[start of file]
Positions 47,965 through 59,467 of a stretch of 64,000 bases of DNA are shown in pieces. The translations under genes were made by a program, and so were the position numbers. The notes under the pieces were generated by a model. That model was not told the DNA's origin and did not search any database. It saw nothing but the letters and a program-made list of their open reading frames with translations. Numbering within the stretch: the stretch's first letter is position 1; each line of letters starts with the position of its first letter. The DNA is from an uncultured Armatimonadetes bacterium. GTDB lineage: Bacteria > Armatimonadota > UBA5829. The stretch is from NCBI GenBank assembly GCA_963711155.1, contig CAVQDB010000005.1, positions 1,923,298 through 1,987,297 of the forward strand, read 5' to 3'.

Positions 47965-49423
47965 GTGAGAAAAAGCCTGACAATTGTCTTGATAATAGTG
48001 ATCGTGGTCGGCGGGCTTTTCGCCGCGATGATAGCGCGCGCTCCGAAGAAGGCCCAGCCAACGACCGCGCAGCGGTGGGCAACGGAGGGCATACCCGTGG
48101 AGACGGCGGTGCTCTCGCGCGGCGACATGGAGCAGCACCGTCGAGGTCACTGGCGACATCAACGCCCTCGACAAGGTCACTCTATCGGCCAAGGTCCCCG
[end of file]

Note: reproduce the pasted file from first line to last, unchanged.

Positions 47,965 through 59,467 of a stretch of 64,000 bases of DNA are shown in pieces. The translations under genes were made by a program, and so were the position numbers. The notes under the pieces were generated by a model. That model was not told the DNA's origin and did not search any database. It saw nothing but the letters and a program-made list of their open reading frames with translations. Numbering within the stretch: the stretch's first letter is position 1; each line of letters starts with the position of its first letter. The DNA is from an uncultured Armatimonadetes bacterium. GTDB lineage: Bacteria > Armatimonadota > UBA5829. The stretch is from NCBI GenBank assembly GCA_963711155.1, contig CAVQDB010000005.1, positions 1,923,298 through 1,987,297 of the forward strand, read 5' to 3'.

Positions 47965-49423
47965 GTGAGAAAAAGCCTGACAATTGTCTTGATAATAGTG
48001 ATCGTGGTCGGCGGGCTTTTCGCCGCGATGATAGCGCGCGCTCCGAAGAAGGCCCAGCCAACGACCGCGCAGCGGTGGGCAACGGAGGGCATACCCGTGG
48101 AGACGGCGGTGCTCTCGCGCGGCGACATGGAGCAGCACCGTCGAGGTCACTGGCGACATCAACGCCCTCGACAAGGTCACTCTATCGGCCAAGGTCCCCG